The National String Project Consortium began its work of connecting technology and music for its virtual orchestra project. What began as a program that enabled students the opportunity to play in an orchestra, where that option wasn’t previously available, has turned into a national movement.
Marywood University students who participate in the National String Project Consortium are learning just as much as the students that they teach through their student teaching assignments.
Amanda Murphy, a violinist and education major at Marywood University, said, “My experience as a student teacher has been invaluable. In my work teaching beginning and intermediate-level classes, my supervisor coaches me with everything from lesson planning to repertoire selection.”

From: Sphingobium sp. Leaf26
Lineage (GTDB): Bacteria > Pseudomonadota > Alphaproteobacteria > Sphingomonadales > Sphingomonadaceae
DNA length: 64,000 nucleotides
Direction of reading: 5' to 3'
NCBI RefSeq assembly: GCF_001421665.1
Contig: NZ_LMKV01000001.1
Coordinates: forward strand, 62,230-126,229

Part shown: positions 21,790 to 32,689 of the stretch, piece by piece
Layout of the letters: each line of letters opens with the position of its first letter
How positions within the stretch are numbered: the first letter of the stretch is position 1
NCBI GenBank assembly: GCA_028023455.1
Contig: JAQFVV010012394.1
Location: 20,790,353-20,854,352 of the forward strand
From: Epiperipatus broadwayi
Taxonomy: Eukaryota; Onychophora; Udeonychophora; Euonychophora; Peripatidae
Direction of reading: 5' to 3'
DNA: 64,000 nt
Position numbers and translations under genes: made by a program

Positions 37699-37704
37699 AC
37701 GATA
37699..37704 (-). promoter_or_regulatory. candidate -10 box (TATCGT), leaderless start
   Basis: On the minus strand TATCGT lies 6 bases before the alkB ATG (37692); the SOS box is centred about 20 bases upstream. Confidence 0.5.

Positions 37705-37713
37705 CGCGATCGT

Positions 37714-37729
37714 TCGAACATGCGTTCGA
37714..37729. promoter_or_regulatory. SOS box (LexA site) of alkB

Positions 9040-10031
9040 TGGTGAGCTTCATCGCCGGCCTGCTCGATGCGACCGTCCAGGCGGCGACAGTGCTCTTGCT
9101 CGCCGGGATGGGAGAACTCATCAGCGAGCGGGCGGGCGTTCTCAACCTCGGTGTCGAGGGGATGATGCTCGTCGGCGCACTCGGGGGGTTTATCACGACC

Each project site functions separately, directed by a lead teacher who adapts curriculum and group instruction depending on the needs and expectations of the community and participants. While some classes are instrument-specific, others combine violin, viola, and cello students together. Still others may include Suzuki programs, private lessons, and even guitar and harp. For student teachers the opportunities are invaluable.
“When they leave, they’ve gained so much confidence and experience that you can’t really beat: a hands-on mentored teaching experience for four years. There’s no amount of college class time that can substitute for that experience,” said Sophie Till, site director for Marywood University.
To learn more about Marywood University’s String Project, please visit marywood.edu/stringproject/index.html, or call the Music, Theatre, and Dance department at the University, at (570) 348-6268, ext. 2378. To read the full article about “Connecting Technology and Music: The Virtual Orchestra Project,” please visit https://bit.ly/2xXyJsE.